Uncanny X-Men #15 (Comics Review)
For better or for worse, Marvel’s next big event has kicked off and a lot of titles this month are suffixed by .INH to indicate that they are all tie-ins to this big event, that won’t actually start till April of next year. Its a fact that Marvel comics this year have been embroiled in one event after another almost non-stop, and that things aren’t looking to slow down either. Last month’s Uncanny X-Men #14 was an issue where one minor character got his time to shine, independent of any tie-in business. It was quite an average issue at best, and far too removed from previous events so I was looking to see if this month’s issue would be better.
Uncanny X-Men #15 is barely better, at least in terms of writing. The first half of the issue is really good, but once all the Inhumanity stuff gets started, the issue takes a big nose-dive and it is quite disappointing because of how incidental it all seems. So definitely a mixed issue at best, and I’m really lamenting that this issue is not as independent as the previous issue. However, one thing I can say with confidence is that the art is pretty damn good, aside from a few off things here and there. Kris Anka is the guest artist on the issue and his work is glorious.
The central premise of this issue is that the X-Ladies of the New Xavier School are all tired of living at their drab base and since they lack a lot of amenities there and because they all just need to completely de-stress, they decide on going for a field trip to London and shopping away the entire evening. Its a promising premise, and despite some stumbles, Bendis does display a great command of the story and what not, but it felt awkward at best because of Bendis’ characterisation. Not to mention, the Inhumanity stuff just feels completely filler because of how dissonant it feels with the rest of the story, as if Bendis was required to put it there and he did so half-heartedly.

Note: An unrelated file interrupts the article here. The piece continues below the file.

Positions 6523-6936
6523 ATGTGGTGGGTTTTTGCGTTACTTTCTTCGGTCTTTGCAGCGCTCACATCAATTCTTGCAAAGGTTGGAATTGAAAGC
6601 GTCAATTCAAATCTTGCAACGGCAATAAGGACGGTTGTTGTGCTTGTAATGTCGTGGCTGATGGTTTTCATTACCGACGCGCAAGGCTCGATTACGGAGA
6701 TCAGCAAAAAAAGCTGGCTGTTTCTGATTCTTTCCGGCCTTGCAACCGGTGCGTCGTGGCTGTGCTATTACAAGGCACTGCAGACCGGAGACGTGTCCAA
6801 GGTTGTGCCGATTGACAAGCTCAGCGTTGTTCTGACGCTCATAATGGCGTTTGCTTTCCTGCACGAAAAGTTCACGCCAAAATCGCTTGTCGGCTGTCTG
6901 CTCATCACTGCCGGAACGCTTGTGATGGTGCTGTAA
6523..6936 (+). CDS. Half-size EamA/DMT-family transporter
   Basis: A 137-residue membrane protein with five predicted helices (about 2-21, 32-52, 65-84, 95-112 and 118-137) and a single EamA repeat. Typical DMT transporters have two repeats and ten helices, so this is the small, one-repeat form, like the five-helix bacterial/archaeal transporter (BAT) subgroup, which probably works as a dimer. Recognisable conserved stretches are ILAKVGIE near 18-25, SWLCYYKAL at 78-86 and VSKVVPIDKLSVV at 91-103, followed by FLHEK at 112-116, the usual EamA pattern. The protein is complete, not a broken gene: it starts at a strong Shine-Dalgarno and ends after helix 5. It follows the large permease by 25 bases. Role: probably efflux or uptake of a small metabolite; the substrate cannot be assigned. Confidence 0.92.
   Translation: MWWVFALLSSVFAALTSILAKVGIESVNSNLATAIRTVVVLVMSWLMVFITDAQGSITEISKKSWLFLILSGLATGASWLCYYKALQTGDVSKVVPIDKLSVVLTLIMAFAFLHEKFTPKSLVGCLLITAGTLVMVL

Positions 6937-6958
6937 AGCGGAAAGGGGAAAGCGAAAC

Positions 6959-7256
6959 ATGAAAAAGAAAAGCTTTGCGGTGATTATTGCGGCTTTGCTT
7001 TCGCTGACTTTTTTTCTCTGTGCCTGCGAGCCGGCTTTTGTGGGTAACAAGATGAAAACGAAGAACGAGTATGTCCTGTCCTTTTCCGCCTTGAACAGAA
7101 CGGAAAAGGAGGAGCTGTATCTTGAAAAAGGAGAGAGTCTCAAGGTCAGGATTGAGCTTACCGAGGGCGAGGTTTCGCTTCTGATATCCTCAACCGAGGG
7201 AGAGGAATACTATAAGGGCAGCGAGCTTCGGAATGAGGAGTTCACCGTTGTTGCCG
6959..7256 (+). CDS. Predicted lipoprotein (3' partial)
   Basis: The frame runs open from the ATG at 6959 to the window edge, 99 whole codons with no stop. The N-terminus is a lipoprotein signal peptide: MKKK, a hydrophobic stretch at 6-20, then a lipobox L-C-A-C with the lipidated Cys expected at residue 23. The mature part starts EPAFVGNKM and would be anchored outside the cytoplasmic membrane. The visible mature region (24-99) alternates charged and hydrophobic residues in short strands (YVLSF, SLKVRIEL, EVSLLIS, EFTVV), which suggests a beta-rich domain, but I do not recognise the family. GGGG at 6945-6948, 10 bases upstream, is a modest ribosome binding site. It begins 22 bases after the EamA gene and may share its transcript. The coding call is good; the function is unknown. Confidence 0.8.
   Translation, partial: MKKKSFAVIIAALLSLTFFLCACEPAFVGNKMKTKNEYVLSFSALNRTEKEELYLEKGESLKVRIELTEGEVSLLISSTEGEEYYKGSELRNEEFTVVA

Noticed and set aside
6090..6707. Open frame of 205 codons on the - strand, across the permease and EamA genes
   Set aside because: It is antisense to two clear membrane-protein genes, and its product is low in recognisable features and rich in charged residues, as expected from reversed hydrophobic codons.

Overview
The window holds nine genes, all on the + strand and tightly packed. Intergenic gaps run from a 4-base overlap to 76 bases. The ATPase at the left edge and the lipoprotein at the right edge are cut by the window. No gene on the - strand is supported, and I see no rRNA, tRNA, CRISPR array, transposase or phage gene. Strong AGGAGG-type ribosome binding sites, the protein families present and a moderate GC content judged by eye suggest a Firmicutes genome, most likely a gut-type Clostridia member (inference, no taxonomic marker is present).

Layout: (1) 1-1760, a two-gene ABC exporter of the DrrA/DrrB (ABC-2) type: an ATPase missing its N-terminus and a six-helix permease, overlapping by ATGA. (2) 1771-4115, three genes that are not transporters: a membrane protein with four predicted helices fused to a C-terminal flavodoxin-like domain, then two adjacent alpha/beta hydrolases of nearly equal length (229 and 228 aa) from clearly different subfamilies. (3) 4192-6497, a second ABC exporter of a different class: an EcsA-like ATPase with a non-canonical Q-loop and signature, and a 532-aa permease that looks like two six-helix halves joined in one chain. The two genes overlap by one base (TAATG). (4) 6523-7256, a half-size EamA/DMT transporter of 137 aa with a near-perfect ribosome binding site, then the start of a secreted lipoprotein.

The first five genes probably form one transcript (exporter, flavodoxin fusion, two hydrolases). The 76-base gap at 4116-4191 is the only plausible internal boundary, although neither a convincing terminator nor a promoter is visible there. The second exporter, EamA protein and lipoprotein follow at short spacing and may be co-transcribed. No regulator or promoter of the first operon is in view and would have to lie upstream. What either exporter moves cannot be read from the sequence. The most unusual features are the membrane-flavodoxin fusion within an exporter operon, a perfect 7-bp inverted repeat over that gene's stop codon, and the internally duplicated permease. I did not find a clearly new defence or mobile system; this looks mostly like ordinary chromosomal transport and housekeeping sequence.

One thing I can say for this issue is that the first half of the story feels very real. It deals with basic realities of living at the school, and in itself its a pretty great meta-plot. All the remains is the execution. Focusing on the kids, like the young Jean Grey, Kitty Pryde, Tempus, and the Cuckoos, this issue is about them all having a fun night out. They want to go shopping, have dinner, and just enjoy each other’s company to celebrate a moment where they are not dealing with one kind of global threat or another. Those parts, in and of themselves are good. They are written well, and they are drawn well, for the most part.
However, some things did feel off. Such as Jean basically begging Kitty to go shopping with them because she wants to hang out with people her own age (read: girls her own age). Or the fact that the Cuckoos’ dislike for Jean feels completely off and a way of increasing the page count rather than doing something good with it.
And then there’s the second half, which is all basically a big plot hole. How is that despite all the recent Battle of the Atom shenanigans, the Uncanny X-Men cast just happens to miss something so bloody obvious as Thanos’ invasion of Earth? Are Cyclops and the teachers and students of the New Xavier School so cut-off from the world? I have a hard time digesting any of that. And then there’s AIM. They show up out of nowhere and pretty much poach SHIELD’s territory. The exchange between two AIM characters feels forced and even a bit ridiculous when one of them starts taking pictures of the X-Ladies, who are all unconscious thanks to the newly-minted Inhuman they discovered just minutes prior.
The ending itself, when it happens feels weak. I’m not really sure what to make of it, especially since I have no idea if the .INH will stick with the series for the next few months or not. I guess we’ll see (Yeah, I know, I could check too, but I want to spare myself any kind of potential disappointment.
The one big shining light in this issue is Kris Anka’s pencil-work. He is a guest artist for this issue, replacing series regular Chris Bachalo who has been doing some decent stuff in the last three issues (that I’ve been reading). The best part about Kris’ art is that his characters are so emotive and expressive, in both their body language and their faces. I very much enjoyed Kris’ artwork on Mike Costa’s All-New X-Men Special #1 and its great to see that he is getting another full issue to show off his skills. I hope that he continues to get more opportunities to show off his pencils and what not. The only negative is that the ladies get all too similar at times but this has been an ongoing problem in these comics for a while now, so I’m not sure what to say about that really. Would be nice to get this fixed. Rain Beredo’s colours are also damn good and provide excellent support to Kris’ pencils, helping the entire artwork raise itself.
So, to sum up, great art, not-so great story. Another disappointing issue, two in a row. At this rate, I’m going to give the series two issues at most before I pull it off my monthly lists.
Posted on December 23, 2013, in Comics Reviews, Review Central and tagged Brian Michael Bendis, Comics, Comics Review, Inhumanity, Inhumans, Kris Anka, Marvel, Marvel Comics, Marvel Now, Mutants, Rain Beredo, Review, Review Central, Superheroes, Uncanny X-Men, X-Men. Bookmark the permalink. 1 Comment.